# habitatQuality2 <- landscape$habitatQuality ^ 0.3
# names(habitatQuality2) <- "habitatQuality2"
# # make a SpatialPoints object
# caribou <- cbind(x = stats::runif (1e2, -50, 50), y = stats::runif (1e2, -50, 50)) %>%
#   SpatialPoints(coords = .)
# # use factor raster to give legends as character strings
# ras <- raster(matrix(sample(1:4, size=12, replace=TRUE),
#    ncol=4, nrow=3))
# # needs to have a data.frame with ID as first column - see ?raster::ratify
# levels(ras) <- data.frame(ID=1:4, Name=paste0("Level",1:4))
# if (interactive()) Plot(ras, new=TRUE)
# # Arbitrary values for factors
# levels <- c(1,2,7)
# ras <- raster(matrix(sample(levels, size=12, replace=TRUE),
#    ncol=4, nrow=3))
# levels(ras) <- data.frame(ID=levels, Name=sample(LETTERS,3))
# # SpatialPolygons
# Sr1 = Polygon(cbind(c(2, 4, 4, 1, 2), c(2, 3, 5, 4, 2))*20-50)
# Sr2 = Polygon(cbind(c(5, 4, 2, 5), c(2, 3, 2, 2))*20 - 50)
# Srs1 = Polygons(list(Sr1), "s1")
# Srs2 = Polygons(list(Sr2), "s2")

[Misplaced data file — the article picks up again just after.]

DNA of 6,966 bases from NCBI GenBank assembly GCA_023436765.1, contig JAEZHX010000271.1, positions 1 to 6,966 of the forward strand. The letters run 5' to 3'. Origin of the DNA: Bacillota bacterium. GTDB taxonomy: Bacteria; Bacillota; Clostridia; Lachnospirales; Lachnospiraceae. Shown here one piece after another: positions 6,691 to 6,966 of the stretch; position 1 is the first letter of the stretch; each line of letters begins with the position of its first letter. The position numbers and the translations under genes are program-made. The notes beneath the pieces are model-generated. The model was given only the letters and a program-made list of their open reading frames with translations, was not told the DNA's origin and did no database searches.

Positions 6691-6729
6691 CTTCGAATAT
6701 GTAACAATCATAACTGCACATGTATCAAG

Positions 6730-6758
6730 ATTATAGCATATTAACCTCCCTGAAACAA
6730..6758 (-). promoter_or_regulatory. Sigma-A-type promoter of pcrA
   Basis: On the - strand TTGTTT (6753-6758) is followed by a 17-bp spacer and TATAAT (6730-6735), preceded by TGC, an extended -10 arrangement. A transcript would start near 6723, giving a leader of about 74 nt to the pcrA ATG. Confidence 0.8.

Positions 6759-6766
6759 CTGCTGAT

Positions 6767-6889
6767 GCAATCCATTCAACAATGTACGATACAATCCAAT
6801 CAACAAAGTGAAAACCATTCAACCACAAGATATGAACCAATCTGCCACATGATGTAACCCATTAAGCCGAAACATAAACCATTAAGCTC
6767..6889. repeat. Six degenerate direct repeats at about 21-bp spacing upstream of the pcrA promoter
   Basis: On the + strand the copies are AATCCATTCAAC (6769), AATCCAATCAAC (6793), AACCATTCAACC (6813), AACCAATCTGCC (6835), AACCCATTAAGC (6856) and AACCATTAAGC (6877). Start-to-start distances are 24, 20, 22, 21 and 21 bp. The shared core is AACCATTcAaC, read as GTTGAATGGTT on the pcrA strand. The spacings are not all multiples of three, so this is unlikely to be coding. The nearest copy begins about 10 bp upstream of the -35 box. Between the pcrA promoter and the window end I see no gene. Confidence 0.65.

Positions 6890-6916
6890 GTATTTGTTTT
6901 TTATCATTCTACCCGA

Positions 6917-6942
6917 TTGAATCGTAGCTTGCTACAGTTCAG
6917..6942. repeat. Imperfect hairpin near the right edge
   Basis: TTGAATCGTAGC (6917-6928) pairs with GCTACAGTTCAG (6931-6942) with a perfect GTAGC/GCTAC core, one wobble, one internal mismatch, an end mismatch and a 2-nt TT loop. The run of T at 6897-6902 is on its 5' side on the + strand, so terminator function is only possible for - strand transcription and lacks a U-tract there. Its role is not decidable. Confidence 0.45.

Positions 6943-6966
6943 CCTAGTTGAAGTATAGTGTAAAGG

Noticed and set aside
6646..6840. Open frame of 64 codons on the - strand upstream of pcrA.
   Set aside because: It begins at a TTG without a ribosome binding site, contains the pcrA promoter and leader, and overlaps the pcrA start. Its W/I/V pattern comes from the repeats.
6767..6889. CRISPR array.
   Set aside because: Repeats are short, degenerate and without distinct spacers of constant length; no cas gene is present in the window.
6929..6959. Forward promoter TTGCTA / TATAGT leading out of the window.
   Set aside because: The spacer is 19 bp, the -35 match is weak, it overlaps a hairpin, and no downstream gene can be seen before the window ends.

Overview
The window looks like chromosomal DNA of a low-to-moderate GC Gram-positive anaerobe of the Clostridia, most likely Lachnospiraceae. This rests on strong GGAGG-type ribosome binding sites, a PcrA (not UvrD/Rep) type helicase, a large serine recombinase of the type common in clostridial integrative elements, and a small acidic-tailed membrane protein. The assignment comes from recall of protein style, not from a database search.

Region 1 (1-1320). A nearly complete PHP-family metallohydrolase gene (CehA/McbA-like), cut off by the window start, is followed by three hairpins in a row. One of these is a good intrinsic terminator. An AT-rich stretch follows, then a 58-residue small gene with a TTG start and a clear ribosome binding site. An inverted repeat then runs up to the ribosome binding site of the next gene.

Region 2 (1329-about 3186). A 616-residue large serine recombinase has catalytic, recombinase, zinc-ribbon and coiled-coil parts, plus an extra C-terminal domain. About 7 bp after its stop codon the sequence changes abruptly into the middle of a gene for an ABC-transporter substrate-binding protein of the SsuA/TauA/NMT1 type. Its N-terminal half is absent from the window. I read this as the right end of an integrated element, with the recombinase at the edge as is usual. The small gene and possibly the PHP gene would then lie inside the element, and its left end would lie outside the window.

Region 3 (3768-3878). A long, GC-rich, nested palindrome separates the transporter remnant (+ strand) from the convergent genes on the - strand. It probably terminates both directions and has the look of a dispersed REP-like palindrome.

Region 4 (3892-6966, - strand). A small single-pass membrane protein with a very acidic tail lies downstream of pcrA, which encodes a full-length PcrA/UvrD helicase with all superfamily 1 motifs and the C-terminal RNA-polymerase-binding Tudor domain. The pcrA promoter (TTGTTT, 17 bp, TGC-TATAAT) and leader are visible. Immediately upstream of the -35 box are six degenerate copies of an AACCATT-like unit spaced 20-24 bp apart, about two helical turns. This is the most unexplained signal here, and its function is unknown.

# SpP = SpatialPolygons(list(Srs1, Srs2), 1:2)
# if (interactive()) {
#   Plot(ras, new = TRUE)
#   # dev(2)
#   Plot(landscape, new = TRUE)
#   # Can overplot, using addTo
#   Plot(caribou, addTo = "landscape$forestAge", size = 4, axes = FALSE)
#   # can add a plot to the plotting window
#   Plot(caribou, new = FALSE)
#   # Can add two maps with same name, if one is in a stack; they are given
#   #  unique names based on object name
#   Plot(landscape, caribou, mySim$DEM)
#   # can mix stacks, rasters, SpatialPoint*
#   Plot(landscape, habitatQuality2, caribou)
#   # can mix stacks, rasters, SpatialPoint*, and SpatialPolygons*
#   Plot(landscape, caribou)
#   Plot(habitatQuality2, new = FALSE)
#   Plot(SpP)
#   Plot(SpP, addTo = "landscape$forestCover", gp = gpar(lwd = 2))
# }
# ## End(Not run)